With a major decrease in recorded music revenues, one of the key solutions to boosting business is smart marketing.

Here’s how to get the upper hand you need as a record label with tactile marketing in the music industry. 

6 Steps to Nail Marketing in the Music Industry 

The good old days of marketing a new album release are well and truly over. Online marketing is where it matters most. 

Record labels in today’s modern age cannot rely on their big hitters and new musicians for popularity. A keen focus on marketing for the right audience is key. 

This means that music marketers need to focus on consistently re-adjusting campaign plans where necessary. I.e. keeping up with the times! 

Here are 6 fundamental tips to help you absolutely nail your digital music marketing…

1. Create Catchy, Consistent Branding 

Brands, brands, brands everywhere you go! So how do you set yourself apart from the rest in today’s oversaturated world?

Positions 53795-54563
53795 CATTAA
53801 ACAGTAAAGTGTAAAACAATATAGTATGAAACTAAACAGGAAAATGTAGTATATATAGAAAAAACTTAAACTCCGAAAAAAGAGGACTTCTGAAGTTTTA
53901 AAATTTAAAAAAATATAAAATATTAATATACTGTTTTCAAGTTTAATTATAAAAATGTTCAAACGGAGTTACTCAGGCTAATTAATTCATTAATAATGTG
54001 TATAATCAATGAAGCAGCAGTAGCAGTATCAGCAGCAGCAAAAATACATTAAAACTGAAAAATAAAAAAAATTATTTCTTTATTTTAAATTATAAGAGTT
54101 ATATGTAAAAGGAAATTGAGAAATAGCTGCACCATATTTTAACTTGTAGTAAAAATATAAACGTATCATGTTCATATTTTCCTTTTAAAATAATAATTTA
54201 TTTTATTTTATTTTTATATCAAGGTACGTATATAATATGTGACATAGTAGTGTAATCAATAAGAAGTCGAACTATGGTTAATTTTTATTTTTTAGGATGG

The key to branding that truly catches attention is consistency. This means that your branding should be the same across all facets of your business. From corporate communication to the type of artists you sign, the look and feel of your logo, your company mission, and more. 

It’s important to sign artists who align with your sound as a record label and who appreciate your aesthetic. Catchy, consistent branding helps to create a lasting brand image that is instantly recognisable and associated with success. 

2. Clearly Pin-Point Your Target Audience